On 4 February, Bangladesh Bank has unveiled a roadmap aimed at addressing the prevailing issues within the banking sector. This comprehensive plan integrates many of the reforms advocated for within the banking industry over the years. BB has outlined three primary goals as part of its roadmap:

  1. To reduce the overall NPLs of banks to below 8 per cent, which currently stand at just under 10 per cent.
  2. To lower the NPLs of state-owned banks to 10 per cent and those of private banks to 5 per cent.
  3. To ensure robust governance within the banking sector, aiming to eliminate over lending, anonymous lending, and fraudulent loan disbursement.

The deadline set by Bangladesh Bank to achieve these targets is 30 June, 2026.

Guidelines for Merger

On 4 April, BB issued a policy for merging banks for the first time, clearly specifying what such process will result in. According to the guidelines-

  • The BB will step in and initiate the process of a forced merger if weak entities keep suffering from capital shortfall, high non-performing loans, and liquidity shortage.
  • For a voluntary merger, the BB and the government will provide incentives to the acquiring institution because thanks to the merger, the financial health of the sound bank may be impacted adversely. The parties will have to get approval from their shareholders.
  • Board members and top executives of the banks and financial institutions that will see a merger will not be able to hold any position in the acquiring entity.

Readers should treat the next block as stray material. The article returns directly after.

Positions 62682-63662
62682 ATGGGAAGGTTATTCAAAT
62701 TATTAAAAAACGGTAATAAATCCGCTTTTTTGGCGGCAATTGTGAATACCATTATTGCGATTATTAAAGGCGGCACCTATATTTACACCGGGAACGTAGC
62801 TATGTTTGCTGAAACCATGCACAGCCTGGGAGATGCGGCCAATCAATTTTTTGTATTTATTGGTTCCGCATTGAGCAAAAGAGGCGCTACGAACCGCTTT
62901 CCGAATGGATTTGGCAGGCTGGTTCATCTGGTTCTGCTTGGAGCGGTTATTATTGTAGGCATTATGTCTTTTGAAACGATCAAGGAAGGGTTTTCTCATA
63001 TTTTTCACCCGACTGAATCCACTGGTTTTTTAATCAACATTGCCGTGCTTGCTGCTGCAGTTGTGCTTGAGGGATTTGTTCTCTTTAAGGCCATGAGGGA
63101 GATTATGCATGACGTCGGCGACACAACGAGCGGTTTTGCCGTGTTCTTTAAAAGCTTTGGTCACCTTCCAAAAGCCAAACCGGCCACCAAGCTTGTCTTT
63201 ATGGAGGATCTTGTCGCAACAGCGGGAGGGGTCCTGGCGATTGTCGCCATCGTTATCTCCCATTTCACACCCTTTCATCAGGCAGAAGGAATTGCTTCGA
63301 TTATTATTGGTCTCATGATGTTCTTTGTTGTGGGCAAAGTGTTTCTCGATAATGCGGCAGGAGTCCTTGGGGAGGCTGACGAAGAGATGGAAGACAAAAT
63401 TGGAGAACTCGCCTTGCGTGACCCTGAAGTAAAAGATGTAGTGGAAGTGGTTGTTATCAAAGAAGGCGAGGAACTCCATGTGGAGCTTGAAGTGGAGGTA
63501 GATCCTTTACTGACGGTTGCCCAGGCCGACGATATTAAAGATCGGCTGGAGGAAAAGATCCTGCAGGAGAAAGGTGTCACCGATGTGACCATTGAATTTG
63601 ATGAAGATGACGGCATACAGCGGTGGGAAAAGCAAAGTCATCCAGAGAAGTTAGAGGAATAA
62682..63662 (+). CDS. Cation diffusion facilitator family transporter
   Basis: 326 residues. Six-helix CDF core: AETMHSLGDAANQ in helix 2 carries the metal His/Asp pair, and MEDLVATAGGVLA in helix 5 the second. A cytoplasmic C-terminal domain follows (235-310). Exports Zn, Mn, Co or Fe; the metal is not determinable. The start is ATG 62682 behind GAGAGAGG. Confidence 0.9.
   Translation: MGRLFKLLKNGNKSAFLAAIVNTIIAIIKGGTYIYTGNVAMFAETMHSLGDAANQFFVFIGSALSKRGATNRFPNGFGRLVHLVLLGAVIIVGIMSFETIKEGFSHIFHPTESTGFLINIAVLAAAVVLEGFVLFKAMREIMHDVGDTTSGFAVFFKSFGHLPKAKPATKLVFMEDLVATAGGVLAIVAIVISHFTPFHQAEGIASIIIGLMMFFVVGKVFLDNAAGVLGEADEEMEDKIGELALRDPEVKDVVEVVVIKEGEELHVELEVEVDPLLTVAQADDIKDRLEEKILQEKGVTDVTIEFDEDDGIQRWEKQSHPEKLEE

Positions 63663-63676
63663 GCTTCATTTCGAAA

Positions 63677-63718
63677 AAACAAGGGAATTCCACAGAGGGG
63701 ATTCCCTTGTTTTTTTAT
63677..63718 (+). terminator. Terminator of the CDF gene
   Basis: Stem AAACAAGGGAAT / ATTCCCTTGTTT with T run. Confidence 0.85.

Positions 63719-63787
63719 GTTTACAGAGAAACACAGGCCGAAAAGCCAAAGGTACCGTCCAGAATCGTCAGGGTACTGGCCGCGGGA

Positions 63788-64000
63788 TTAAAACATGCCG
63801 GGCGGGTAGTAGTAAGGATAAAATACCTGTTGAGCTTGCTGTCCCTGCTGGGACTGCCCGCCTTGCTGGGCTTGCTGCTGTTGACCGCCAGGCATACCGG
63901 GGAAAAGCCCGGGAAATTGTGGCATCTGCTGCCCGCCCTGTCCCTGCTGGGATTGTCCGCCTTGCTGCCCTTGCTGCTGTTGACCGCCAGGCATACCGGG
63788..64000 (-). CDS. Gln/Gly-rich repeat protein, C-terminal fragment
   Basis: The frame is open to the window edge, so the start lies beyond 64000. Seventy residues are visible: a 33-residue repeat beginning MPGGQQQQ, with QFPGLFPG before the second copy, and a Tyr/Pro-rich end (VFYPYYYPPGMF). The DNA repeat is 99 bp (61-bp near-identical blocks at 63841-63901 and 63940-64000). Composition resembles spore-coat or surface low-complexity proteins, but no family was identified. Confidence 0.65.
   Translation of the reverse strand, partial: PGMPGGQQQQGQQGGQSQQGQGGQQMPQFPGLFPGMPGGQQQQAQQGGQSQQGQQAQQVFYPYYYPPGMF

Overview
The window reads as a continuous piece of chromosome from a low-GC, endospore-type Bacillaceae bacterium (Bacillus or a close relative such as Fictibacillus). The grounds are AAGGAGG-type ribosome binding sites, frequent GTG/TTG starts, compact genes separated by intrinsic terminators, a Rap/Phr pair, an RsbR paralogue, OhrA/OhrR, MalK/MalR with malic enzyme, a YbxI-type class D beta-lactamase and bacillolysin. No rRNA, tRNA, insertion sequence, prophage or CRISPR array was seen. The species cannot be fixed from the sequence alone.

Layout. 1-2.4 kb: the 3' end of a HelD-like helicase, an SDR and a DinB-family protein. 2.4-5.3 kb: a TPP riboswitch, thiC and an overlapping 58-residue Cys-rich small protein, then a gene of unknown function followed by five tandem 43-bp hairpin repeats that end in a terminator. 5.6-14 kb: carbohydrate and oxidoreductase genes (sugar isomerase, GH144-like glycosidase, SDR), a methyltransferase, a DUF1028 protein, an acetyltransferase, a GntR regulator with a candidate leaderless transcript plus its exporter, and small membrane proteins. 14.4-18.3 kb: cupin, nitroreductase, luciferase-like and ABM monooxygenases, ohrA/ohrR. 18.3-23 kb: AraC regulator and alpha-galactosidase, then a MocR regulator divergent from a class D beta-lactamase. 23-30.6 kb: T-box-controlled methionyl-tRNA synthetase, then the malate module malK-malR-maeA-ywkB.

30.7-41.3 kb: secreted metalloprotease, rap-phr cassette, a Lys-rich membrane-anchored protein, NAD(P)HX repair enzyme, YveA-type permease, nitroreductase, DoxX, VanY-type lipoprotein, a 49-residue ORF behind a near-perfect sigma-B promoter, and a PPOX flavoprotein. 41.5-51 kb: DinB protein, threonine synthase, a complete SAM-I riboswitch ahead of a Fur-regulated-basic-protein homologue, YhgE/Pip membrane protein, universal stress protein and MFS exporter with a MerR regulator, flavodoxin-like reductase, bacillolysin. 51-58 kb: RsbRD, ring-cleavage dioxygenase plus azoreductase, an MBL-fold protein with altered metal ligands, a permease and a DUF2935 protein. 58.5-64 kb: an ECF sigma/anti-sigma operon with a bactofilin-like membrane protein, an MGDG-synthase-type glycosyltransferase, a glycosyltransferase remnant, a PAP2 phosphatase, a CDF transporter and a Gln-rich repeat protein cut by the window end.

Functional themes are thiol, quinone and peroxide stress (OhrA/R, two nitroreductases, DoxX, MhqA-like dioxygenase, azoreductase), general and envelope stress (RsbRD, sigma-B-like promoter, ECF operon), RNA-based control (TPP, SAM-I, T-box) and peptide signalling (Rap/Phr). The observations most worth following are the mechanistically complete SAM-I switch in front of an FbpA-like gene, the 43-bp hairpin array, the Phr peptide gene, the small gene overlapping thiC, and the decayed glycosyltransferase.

• No employees of the merged entity could be fired within three years of a takeover by the acquirer.
  • The buyer will enjoy relaxed rules for a specific period when it comes to keeping the cash reserve ratio, the statutory liquidity ratio, the liquidity coverage ratio, and the net stable funding ratio.
  • The acquirer will enjoy facilities from the banking regulator to issue shares, perpetual bonds and subordinated bonds to expand the capital base.
  • Liquidity facilities will be provided to the merged entities on a priority basis under the existing facilities.
  • Assistance will be given to the unified bank in issuing shares, perpetual bonds and subordinated bonds to increase their capital.

Currently, the process or discussion of merging five weak banks with other banks has been initiated, and it is expected to take about three years to complete the legal procedures, as per the central bank. Of these, only Exim Bank has finalized an agreement with Padma Bank.